HOW MUCH IS TOO MUCH?

Over the past few years, millions of words have been written about “big data” and how to manage it. It has often been considered as one of the major disruptions to supply change management. The fact of the matter is that big data is simply a new term for an old condition. Almost from the first day that technology became widely used in managing the supply chain, we’ve had more data than we could use. Rather than spending time and resources trying to manage what we don’t need, I think it might be interesting to try to reduce the amount of data to that which we really can use effectively. This could be particularly important in managing the performance of logistics service providers (LSPs), where in too many cases, outsourcers will become so enamored of data that they measure far more than they need to.

In 1610, Galileo Galilei said, “We must measure what can be measured, and make measurable what cannot be measured.” (Over the years, this statement has evolved into the more direct, oft-quoted axiom, “You cannot manage what you cannot measure.”) But today, some 400 years later, many supply chain managers still struggle with the application of that premise. Different companies will have different criteria for measuring their LSPs’ performance. For example, a pharmaceutical client would be much more concerned about batch controls and error rates than an appliance manufacturer would. But four basic rules should apply over all industries and providers:

The first axiom is the tried and true, “You can’t manage what you can’t measure.” This is particularly valid for outsourced operations. If you do not know how the provider is performing against agreed-upon standards and benchmarks, it will be impossible to evaluate not only its performance, but the client’s own customer service.

Make measurable what cannot be measured. The task here will be to identify activities in discrete segments against which you can establish measurable and achievable standards. A common mistake is to establish standards that are so vague they are absolutely meaningless. This creates additional work for both parties. Once the activities have been identified, then their importance can be determined.

Measure only what is important and actionable. This is the area where a lot of big data is generated. It also often leads to “report abuse.” Some managers will become so fascinated with the reports themselves that they will insist on measuring trivia. If it doesn’t have an impact on the operation or the operation’s cost, efficiency, or customer service, forget it. While every company has its unique needs, in a typical warehouse operation, the measurement of eight to 10 basic areas should be sufficient. Examples of these are productivity, order-fill rate, on-time performance, inventory variations, order cycle time, line-item accuracy, number of orders handled, and space utilization. You really don’t need to know how many orders were loaded at Door 5 by employees wearing blue shirts.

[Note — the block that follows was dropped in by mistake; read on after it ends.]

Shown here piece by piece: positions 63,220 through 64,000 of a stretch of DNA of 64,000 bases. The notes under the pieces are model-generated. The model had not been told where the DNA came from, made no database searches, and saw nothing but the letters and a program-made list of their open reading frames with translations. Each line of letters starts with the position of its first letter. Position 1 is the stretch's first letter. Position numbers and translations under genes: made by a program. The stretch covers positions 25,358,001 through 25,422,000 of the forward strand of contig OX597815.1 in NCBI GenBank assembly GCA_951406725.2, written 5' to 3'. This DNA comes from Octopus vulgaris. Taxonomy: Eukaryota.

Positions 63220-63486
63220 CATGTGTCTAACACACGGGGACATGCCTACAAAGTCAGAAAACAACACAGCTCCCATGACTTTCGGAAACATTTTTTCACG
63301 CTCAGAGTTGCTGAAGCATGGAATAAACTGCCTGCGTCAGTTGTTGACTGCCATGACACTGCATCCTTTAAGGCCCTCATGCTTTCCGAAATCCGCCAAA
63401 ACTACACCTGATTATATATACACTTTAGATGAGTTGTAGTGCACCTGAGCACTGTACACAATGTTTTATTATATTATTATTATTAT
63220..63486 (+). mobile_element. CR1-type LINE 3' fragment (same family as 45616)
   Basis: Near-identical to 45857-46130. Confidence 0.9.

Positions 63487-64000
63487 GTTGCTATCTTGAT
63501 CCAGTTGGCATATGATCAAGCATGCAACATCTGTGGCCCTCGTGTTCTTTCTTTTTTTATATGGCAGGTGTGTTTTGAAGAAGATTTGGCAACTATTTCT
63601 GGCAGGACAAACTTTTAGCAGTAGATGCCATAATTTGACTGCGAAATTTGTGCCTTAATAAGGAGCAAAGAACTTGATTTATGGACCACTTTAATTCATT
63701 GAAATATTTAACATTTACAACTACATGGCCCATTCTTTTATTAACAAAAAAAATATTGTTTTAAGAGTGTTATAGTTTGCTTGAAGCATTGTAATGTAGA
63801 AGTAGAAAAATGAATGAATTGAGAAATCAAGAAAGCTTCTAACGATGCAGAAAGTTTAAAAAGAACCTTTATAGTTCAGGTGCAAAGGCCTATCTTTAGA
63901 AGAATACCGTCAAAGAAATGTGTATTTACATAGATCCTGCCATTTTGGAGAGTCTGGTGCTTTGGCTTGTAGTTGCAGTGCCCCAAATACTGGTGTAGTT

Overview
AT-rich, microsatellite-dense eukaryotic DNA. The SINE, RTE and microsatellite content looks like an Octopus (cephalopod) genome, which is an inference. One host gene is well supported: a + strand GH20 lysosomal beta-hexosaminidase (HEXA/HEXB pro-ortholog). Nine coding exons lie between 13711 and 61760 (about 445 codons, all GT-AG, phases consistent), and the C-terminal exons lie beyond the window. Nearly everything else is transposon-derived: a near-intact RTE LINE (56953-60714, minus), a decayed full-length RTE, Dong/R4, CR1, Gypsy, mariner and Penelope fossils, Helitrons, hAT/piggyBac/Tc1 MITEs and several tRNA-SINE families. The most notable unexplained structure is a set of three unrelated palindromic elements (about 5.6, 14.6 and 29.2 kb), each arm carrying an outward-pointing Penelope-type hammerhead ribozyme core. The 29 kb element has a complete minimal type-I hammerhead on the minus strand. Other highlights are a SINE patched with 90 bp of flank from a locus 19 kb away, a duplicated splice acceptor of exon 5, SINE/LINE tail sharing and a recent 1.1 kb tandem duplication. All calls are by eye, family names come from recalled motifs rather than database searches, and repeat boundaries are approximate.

Measurement must be balanced. Too many measurements can bury the operation in details and lead to friction between the parties. Too few or too general evaluations make the performance difficult to manage. Timing should be balanced as well. There is no need to measure everything every day.

Certainly, as our technology continues to improve, we will learn more about our supply chains, i.e., generate more and “bigger” data, and the information no doubt will be helpful. The phrase “Information is power” probably has been quoted on millions of occasions; but in my mind, the real power lies in being able to take the information and use it effectively. This includes rejecting the information you don’t need to manage your activities.